In Manassas, Freedom Museum Educates People About Military History
Friday, July 3, 2009
It might be an exaggeration to say that before Josh Dean of Manassas visited the Freedom Museum, World War II, the Vietnam War and other historic conflicts were basically the stuff of grainy news footage.
But it's fair to say the history was somewhat unfathomable until the 18-year-old, a member of the Navy Junior Reserve Officer Training Corps, went to the museum and met those who had served in the U.S. armed forces, especially those who had been prisoners of war or missing in action.
"The history is definitely there . . . but what really opened my eyes and brought that to life was listening to those who had actually been there and experienced those things," Dean said.
It's easy to overlook the Freedom Museum, housed in a terminal at the Manassas Regional Airport. Although it's part of the Smithsonian Institution's Affiliations program, there are no exterior signs to guide visitors. Yet, just inside the terminal are plentiful displays of military gear, letters, photographs and other memorabilia.
What arguably makes the Freedom Museum more accessible than other, grander galleries is its modest size, which allows visitors to closely examine artifacts and memorabilia.
That's why Vanessa Caceres of Woodbridge opted to visit the museum with her 15-year-old stepson, Gino, who immigrated to the United States from his native Peru three years ago.
"It was very interesting to Gino, because he learned not just about the military but [other aspects of] U.S. history," Caceres said. "I like that it's free and close to home. It's great not to have to drive all the way into D.C. for this type of experience."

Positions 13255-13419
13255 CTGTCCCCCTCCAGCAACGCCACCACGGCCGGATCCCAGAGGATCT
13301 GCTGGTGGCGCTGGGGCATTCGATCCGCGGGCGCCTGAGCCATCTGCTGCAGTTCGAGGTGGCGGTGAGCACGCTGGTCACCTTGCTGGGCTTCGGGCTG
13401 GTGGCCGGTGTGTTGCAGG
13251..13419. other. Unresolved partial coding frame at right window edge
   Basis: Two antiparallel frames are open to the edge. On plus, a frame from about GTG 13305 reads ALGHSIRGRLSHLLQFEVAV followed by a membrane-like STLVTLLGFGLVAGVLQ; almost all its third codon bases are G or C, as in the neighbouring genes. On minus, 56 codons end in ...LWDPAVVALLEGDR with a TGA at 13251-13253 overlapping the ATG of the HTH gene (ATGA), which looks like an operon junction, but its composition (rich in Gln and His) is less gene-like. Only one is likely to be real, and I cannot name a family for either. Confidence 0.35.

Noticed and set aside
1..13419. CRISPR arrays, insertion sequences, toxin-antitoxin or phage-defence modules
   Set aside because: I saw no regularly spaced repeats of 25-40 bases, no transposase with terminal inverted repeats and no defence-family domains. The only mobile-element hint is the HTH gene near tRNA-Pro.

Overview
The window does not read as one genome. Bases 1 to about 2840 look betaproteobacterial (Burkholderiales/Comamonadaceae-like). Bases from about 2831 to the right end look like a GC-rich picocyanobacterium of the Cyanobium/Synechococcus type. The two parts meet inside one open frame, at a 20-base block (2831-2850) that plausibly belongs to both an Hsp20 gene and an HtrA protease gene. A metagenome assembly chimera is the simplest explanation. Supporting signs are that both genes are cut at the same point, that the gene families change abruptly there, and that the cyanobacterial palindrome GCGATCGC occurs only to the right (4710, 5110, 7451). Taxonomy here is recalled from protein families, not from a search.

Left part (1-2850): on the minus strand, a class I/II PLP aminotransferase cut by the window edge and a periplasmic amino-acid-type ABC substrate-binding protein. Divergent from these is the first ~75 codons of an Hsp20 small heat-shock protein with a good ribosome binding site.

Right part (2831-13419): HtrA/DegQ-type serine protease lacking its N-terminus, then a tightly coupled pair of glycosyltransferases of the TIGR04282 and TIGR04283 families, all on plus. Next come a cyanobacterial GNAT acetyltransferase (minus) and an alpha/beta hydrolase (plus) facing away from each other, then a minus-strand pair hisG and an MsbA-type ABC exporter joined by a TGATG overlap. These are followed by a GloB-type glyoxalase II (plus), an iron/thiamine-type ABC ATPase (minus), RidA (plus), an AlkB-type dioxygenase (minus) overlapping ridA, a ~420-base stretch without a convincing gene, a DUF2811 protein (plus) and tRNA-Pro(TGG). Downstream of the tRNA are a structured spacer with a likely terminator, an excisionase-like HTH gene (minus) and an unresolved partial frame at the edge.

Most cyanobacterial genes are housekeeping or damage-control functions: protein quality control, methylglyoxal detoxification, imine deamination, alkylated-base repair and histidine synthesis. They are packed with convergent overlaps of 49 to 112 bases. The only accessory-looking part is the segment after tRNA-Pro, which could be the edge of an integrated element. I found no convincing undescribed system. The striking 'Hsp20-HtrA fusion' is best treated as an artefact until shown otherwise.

Doug Cavileer, whose extensive military career includes service as a Navy aviator during World War II, joins his wife, Grace, formerly a World War II nurse cadet, as a museum volunteer. When kids, ranging in age from about 7 to 18, test their knowledge during the museum's "treasure hunt," the couple has a chance to share tidbits of history.
"Kids can have a tough time making the connection" between the displays and actual events, said Cavileer, of Manassas. "When we explain to them what happened in a certain photo, that helps them. . . . They can ask some very interesting questions about how it all ties into al-Qaeda and Iraq."
Museum President Chuck Colgan Jr., of Colgan Air in Manassas (and son of state Sen. Chuck Colgan), said its goals are clear: honor fallen comrades, pay tribute to those who served to protect freedom and give youngsters a sense of history and heritage. The stories are told through the eyes of those who were in conflicts abroad and also honors those who served on the home front.
"Young kids don't know the price of freedom," said Colgan, a Vietnam War veteran. "The museum is there to give young kids a sense of history. . . . I think of this almost like a civic responsibility to make sure all of [those who served] are not unknown soldiers."
A trip to the museum also gives visitors an opportunity to observe an array of commercial and private aircraft as they soak up general aviation knowledge. There are also opportunities for stargazing when celebrities (including Bill Murray and Colin Powell) fly in or dine at Hoppy's Restaurant, an on-site eatery with plenty of kid-friendly food.
The myriad activities in the museum are "a lot of fun," said museum volunteer retired Navy Capt. Jim Porter of Manassas. "The kids learn almost by accident."
The Freedom Museum 10400 Terminal Rd., Manassas Phone: 703-393-0660 Hours: Open daily from 9 a.m. to 4 p.m. Admission: Free.